Let’s discuss about revolting clothing collections! Swimwear label Bfyne accused Brazilian fashion designer Silvia Ulson of plagiarism after seeing Ulson’s collection at Miami Swim Week this summer. A rep for Bfyne told HuffPost about the similarities between its “Sahara” collection, which took inspiration from the brand’s Nigerian culture, and Ulson’s collection, which was apparently inspired by indigenous Brazilian cultures. On top of that, Ulson’s show featured mostly white models wearing the African-inspired swimsuits paired with Native American-inspired feathered headdresses. The whole scenario was just another reminder that plagiarism and appropriation still exist in fashion, and, no, they are not OK.
Alexander McQueen’s Fall/Winter 1995 Collection, “Highland Rape”, McQueen was one of the greatest provocateurs in the fashion industry, so it’s no surprise that another one of his shows makes this list. For his Fall/Winter 1995 show, Highland Rape, McQueen sent out models bruised and battered wearing tattered clothes of tartan and lace. With some thinking that McQueen was promoting violence against women, the backlash was swift. But, in McQueen’s eyes, the show was meant to represent the ethnic cleansing of the Scottish Highlands by British soldiers during the 18th and 19th centuries and the ensuing controversy upset the designer, especially since he cared so much about designing clothes that empowered women.
Kellyanne Conway’s Trump Revolutionary Look, Speaking of the inauguration, another thing people could not stop talking about was Senior Advisor to the President, Kellyanne Conway’s look for the occasion. In an attempt to wear something American-themed, she wore Gucci red, white and blue outfit she dubbed “Trump revolutionary wear.” The only problem? The look was conceived by an Italian designer who was inspired by London for the outfit.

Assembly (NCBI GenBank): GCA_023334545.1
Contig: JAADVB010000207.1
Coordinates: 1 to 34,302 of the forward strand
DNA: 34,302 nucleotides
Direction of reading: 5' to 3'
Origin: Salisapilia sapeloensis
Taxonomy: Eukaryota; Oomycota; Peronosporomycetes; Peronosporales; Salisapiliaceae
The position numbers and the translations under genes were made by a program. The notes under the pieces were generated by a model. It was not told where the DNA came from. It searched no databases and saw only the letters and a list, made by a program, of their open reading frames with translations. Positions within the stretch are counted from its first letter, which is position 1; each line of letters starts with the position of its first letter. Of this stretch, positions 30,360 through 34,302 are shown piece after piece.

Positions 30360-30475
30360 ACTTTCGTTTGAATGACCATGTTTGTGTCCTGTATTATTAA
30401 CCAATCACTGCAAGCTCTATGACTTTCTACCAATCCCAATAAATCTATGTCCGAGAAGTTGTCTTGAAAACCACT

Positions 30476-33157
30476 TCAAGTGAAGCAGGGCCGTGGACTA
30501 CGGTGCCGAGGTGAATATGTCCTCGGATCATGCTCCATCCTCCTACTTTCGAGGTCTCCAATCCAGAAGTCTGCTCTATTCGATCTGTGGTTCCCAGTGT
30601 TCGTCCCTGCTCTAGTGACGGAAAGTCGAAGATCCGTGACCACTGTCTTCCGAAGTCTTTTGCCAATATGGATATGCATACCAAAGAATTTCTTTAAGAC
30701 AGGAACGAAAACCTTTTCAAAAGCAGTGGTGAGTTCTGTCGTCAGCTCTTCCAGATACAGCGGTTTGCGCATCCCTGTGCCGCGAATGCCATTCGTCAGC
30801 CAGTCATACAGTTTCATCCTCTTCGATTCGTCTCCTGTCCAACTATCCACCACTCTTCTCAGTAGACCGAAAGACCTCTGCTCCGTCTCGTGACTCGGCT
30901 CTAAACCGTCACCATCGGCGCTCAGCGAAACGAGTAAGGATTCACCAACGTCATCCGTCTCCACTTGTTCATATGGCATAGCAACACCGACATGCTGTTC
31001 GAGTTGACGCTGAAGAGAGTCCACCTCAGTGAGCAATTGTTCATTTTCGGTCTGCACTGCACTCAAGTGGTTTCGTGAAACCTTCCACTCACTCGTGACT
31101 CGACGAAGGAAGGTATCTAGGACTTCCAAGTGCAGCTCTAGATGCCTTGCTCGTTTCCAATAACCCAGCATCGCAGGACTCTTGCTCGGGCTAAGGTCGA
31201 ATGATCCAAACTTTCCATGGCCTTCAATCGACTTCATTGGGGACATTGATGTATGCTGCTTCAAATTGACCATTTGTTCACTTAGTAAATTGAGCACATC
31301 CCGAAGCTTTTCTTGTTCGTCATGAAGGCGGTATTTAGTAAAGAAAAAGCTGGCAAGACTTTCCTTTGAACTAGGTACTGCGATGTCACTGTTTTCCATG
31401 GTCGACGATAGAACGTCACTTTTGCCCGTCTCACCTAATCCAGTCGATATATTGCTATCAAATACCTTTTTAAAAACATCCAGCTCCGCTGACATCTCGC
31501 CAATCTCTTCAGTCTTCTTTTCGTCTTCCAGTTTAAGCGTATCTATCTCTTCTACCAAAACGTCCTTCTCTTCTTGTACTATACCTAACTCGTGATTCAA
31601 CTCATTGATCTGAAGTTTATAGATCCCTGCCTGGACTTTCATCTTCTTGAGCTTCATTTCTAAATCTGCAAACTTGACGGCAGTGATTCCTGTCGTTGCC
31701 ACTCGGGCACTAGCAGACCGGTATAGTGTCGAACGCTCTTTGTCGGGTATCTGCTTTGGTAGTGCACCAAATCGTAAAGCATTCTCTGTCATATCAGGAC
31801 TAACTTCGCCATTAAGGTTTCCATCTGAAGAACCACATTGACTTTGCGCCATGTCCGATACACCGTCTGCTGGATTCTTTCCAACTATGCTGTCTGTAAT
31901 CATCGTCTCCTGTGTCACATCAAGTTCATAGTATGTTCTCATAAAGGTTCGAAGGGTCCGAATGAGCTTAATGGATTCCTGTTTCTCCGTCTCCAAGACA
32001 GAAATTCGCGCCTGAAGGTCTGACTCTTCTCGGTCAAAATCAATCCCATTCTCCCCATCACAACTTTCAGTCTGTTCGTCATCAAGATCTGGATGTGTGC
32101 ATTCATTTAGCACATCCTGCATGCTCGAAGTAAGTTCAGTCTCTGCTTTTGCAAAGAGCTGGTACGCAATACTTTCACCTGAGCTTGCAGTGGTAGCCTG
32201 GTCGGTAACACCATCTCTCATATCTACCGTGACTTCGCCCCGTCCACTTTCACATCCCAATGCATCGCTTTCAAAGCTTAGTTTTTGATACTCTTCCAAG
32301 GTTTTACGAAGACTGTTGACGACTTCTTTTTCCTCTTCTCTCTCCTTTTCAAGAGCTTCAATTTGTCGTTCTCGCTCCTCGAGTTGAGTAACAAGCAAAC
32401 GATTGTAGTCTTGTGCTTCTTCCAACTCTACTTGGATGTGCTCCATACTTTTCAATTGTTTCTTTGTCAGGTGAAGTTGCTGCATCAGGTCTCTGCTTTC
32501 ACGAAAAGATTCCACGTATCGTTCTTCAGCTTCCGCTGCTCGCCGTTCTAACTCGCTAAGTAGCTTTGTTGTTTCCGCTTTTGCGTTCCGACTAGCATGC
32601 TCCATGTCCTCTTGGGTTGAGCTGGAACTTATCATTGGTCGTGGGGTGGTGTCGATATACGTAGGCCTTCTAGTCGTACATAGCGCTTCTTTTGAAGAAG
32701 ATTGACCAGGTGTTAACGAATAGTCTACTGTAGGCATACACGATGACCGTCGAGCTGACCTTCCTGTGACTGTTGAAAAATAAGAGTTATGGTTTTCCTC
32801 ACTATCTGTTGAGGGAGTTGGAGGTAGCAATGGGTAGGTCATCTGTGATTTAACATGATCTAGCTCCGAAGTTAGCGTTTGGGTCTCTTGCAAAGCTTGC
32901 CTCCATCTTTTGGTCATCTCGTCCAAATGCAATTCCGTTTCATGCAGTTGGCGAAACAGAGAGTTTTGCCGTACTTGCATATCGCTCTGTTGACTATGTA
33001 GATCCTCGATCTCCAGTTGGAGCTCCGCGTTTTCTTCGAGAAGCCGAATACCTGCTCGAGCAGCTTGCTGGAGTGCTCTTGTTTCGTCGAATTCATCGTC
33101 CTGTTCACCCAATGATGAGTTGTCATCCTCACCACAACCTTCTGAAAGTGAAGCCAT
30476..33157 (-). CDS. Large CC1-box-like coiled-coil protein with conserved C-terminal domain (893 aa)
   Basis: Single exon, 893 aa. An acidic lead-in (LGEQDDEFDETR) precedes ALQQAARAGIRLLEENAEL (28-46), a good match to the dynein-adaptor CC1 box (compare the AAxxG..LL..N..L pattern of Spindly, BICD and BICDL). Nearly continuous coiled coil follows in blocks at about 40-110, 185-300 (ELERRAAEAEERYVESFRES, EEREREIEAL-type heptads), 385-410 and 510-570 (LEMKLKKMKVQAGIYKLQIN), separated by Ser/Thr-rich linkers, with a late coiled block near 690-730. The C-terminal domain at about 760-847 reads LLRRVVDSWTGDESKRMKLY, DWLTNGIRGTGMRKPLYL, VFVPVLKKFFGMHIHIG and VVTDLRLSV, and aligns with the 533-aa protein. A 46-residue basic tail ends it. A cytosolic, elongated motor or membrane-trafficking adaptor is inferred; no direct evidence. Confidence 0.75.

Rather than casting traditional models in her Spring/Summer 2009 show, the notoriously zany Brit designer Westwood chose to use members of the Roma community to showcase her gypsy-inspired designs at Milan Fashion Week. At the time, tensions between gypsies and Italians were running especially high, so it was a problematic and provocative choice. The collection and the concept of the show were both criticized by a member of the city’s council, Tiziano Maiolo, who said: “I think the designer has a romantic notion about gypsies that is 100 years out of date. If she wants, I will take her on a tour of the nomad camps. These people do not want to work, they live by thieving and they have no respect for the law.” But once again it seems like fashion succeeded in putting its finger right on the trickiest aspects of contemporary social life. Questionable, or exquisite taste? Provocateur campaigner-designer Westwood would have you decide.
Another controversial clothing line is Headhunters Line, a very bold fashion line that already generated a lot of controversy. Sex, guns, distressing message, this fashion clothing line has them all. Read more info on The most dangerous clothing line.